When we’ve made it to our destination (happy, but exhausted), it’s usually time for another round of travel anxiety. It’s disorienting to be in a new environment, a different time zone, and sometimes a different culture. Enter: the frightening thoughts of DPDR.
The best way I can describe this is that it feels as if I’m in a fog or dream. When I look at my reflection in the mirror or take a selfie with my daughters, it’s like I’m staring at someone I don’t know, wondering if I’m in the right body. My face feels numb, like a plastic mannequin. My arms and legs are heavy and feel like they don’t belong to me. My voice doesn’t sound like mine, I think to myself. I wiggle my fingers to make sure my brain is connected to my body. Objects look blurry, sounds distorted. I question where I am, as if a glass wall separates me from reality.
And each location and its beautiful differences have the potential to trigger me, like when I went to Oktoberfest in Munich, Germany, and ended up smooshed between thousands of people, unable to find a pocket of breathing room. These sensations are terrifying enough on a regular day, but being in an unfamiliar place can make the dissociation and anxiety even worse.
How I manage anxiety and panic attacks while traveling.
Trips with my family are some of my favorite memories, and I refuse to let fear get in the way of me venturing out and experiencing life with them. So here’s what I’ve learned over the years and some tips on managing travel anxiety, courtesy of the experts.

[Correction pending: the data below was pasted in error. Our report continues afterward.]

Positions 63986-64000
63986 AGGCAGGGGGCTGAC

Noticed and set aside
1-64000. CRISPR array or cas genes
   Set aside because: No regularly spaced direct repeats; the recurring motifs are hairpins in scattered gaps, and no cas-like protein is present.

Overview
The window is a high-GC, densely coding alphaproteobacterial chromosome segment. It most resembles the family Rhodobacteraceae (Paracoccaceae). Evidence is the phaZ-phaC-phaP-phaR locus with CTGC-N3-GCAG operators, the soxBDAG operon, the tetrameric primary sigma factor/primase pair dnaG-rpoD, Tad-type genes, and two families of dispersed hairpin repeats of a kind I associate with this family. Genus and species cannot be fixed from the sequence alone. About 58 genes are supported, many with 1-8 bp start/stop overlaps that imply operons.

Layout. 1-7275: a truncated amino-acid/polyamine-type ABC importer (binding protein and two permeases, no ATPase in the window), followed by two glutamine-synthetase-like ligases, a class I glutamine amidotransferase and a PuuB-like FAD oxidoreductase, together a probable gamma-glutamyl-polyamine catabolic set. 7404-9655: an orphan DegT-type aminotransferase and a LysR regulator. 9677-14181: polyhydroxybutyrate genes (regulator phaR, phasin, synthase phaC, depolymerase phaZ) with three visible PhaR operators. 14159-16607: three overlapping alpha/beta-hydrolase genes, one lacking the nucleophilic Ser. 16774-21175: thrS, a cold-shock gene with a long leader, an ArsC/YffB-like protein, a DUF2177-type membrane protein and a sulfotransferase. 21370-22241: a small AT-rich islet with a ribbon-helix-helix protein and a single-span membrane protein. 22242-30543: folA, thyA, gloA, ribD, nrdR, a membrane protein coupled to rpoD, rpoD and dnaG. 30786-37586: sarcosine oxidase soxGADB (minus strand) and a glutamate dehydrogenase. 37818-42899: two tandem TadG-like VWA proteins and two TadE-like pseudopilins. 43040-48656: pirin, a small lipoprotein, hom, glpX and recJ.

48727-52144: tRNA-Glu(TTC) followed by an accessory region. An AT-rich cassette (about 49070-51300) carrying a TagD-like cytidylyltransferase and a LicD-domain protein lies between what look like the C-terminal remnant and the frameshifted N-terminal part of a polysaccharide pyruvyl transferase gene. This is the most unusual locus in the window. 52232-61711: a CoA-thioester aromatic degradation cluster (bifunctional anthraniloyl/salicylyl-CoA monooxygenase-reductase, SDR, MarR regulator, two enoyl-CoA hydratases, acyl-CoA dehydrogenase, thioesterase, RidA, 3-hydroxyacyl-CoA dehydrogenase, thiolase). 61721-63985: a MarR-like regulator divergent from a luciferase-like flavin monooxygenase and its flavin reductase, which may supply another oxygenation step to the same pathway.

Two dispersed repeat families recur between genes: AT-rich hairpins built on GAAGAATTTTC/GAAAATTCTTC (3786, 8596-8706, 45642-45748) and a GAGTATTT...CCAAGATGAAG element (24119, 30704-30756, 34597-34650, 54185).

1. Remember why you’re doing this.
When I’m feeling anxious about travel, I try to manage it by reminding myself that I love spending quality time with my family, seeing the world, and embracing life. Thinking about my why motivates me to travel despite the anxiety and reassures me that I’ll get through a panic attack. And once I do, adventures are waiting for me.
2. Prep your meds.
A big worry for me is forgetting my medication or not having enough for the trip. At least one week before traveling, I count out the amount I’ll need, order more if necessary, and organize them in containers so I’m ready to go.
Some countries can be strict about the types of medications they allow in, but talking to your doctor before you pack can help you figure out what’s legal and what’s not, says Dr. Stern. JFYI, that’s especially important if you’re part of a clinical trial, she adds.